Local historians busy as GAA prepares for year of centenaries
Cork events to mark War of Independence while Tipperary remember Bloody Sunday
Tracey Kennedy, chairperson Cork County Board, with Kevin Fahive, Cork football manager Ronan McCarthy and Tom Clancy at the launch of the jersey to commemorate former lord mayors Tomás MacCurtain and Terence McSwiney. Photograph: Jim Coughlan
In what promises to be a busy year of commemoration for the GAA, local projects are in the news with Cork GAA on Thursday night launching the commemorative jerseys to mark the centenary of the deaths of Terence McSwiney and Tomás Mac Curtain.
Both served as lord mayor of Cork and died in the War of Independence, the former on hunger strike in London after being arrested and the latter assassinated by the security forces.
“They didn’t have particularly strong GAA connections,” explained county chair Tracey Kennedy, “and it was more about commemorating Cork-related events. It seemed like a good time to produce something historical in this decade of centenaries.
“The jerseys will be worn once by the hurlers, this Sunday against Limerick, and once by the footballers on Sunday week against Derry. For Cork 1920 was a particularly eventful year in the War of Independence with the deaths of two lords mayor, the burning of Cork and the Kilmichael ambush.
“In 2016 we marked the centenary of the Easter Rising with a replica jersey of what the Cork team would have worn in 1916.”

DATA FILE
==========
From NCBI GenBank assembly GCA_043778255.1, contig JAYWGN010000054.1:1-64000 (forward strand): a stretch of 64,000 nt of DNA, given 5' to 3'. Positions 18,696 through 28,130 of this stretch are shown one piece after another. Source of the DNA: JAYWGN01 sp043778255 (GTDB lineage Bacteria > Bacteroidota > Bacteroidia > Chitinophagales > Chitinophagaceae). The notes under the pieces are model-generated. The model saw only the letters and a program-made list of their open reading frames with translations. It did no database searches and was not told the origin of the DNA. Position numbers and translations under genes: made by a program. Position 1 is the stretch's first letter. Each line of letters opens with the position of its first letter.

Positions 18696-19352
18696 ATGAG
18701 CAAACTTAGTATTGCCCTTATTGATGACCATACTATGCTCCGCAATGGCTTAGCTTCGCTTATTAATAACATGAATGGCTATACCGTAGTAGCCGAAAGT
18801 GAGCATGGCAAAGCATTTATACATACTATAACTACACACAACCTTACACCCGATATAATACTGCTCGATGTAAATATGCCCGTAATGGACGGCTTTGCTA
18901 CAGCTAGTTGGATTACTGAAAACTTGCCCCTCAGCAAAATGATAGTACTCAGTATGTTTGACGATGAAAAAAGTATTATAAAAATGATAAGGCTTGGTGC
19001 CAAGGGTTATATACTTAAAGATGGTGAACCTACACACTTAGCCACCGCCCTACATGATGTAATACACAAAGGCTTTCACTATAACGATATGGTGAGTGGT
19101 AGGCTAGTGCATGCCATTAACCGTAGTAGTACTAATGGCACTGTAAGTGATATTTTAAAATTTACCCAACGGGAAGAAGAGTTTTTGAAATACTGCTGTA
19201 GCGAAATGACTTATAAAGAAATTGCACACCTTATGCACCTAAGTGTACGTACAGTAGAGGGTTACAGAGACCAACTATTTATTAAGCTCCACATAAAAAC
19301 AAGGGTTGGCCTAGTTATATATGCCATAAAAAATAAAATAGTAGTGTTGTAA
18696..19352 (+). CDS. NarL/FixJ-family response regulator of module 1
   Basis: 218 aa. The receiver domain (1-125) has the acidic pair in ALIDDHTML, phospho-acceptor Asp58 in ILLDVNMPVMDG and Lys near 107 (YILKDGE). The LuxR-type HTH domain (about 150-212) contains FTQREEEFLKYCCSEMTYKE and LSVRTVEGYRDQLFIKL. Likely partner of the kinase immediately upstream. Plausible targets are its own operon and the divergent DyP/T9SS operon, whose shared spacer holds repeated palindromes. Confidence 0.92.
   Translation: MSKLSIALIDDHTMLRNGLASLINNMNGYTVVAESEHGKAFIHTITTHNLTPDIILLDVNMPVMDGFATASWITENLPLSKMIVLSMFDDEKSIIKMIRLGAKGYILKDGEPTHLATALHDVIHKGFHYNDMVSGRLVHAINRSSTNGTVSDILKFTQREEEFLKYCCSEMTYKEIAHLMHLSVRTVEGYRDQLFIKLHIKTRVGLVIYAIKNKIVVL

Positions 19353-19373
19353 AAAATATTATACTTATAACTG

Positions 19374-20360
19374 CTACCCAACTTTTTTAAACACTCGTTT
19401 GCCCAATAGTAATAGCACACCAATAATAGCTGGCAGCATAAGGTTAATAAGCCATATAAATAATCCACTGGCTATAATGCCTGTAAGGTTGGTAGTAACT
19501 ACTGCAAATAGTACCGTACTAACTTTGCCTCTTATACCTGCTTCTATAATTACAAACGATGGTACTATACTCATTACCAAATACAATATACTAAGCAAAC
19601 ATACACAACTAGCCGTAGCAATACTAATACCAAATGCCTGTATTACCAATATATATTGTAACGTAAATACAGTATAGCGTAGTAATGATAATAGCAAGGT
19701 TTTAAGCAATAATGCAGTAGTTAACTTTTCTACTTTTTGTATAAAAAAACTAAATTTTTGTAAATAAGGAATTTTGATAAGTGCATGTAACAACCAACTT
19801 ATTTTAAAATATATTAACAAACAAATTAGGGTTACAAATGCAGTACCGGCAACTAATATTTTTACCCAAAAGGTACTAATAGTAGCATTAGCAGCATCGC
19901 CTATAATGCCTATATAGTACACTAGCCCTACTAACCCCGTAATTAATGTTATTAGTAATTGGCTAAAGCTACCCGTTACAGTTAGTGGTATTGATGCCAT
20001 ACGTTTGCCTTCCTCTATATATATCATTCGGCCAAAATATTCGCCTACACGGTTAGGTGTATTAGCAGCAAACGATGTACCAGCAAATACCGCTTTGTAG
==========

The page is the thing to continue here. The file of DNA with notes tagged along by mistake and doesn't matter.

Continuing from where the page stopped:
She added that the county executive would be working with UCC and others on a programme of commemorative events for this year.
Cork and jerseys will also be involved on Saturday – tangentially – when Tipperary GAA will announce details of its programme of commemorative events in Thurles before the football league match between the counties.
This year marks the centenary of Bloody Sunday when 14 people died in Croke Park at a Dublin-Tipperary football challenge – including Tipp player Michael Hogan after whom the stand in the stadium is named.
The GAA are planning a national event on the centenary, which coincides with this year’s International Rules test at Croke Park next November and a challenge match between Dublin and Tipperary will be played.
Chairing the commemorative committee is former Tipperary football manager Séamus McCarthy. It is expected that an initiative in respect of the county’s jerseys that day will be announced.
“The jersey worn on the day was not the Fethard jersey despite their being the county champions and providing the captain,” according to McCarthy. “The jersey used was ironically Grangemockler, Mick Hogan’s club – the white jersey with the green stripe across the middle. It’s not clear why that happened but that was the jersey that went down in history, the one that Mick Hogan was buried in – although not his own.”
He also said that the committee intend to conduct its own graves’ project by laying a wreath at the resting place of all Tipperary players from the day. The GAA has conducted its own project to mark and refurbish the graves of victims in recent years.
“The GAA have been completing a project to commemorate the 14 who died. In Tipperary, we thought that it would be a good idea to commemorate the young people who were playing on the day of the attack but who lived on. We have located all of the graves and will be conducting a wreath-laying during the summer in conjunction with the clubs of the players.”
There will also be a series of three lectures, starting shortly on 2nd March with local historian John Flannery speaking in Nenagh.
In April, UCD academic Paul Rouse will give a talk in Thurles and next October, Michael Foley, author of the acclaimed account of Bloody Sunday, ‘The Bloodied Field’ will speak in Fethard, home of Ned O’Shea, who captained Tipperary on the day.
A stage performance of the specially commissioned drama An Dúshlán (The Challenge) will take place in Brú Ború, the cultural centre in Cashel, in conjunction with Comhaltas Ceoltóirí.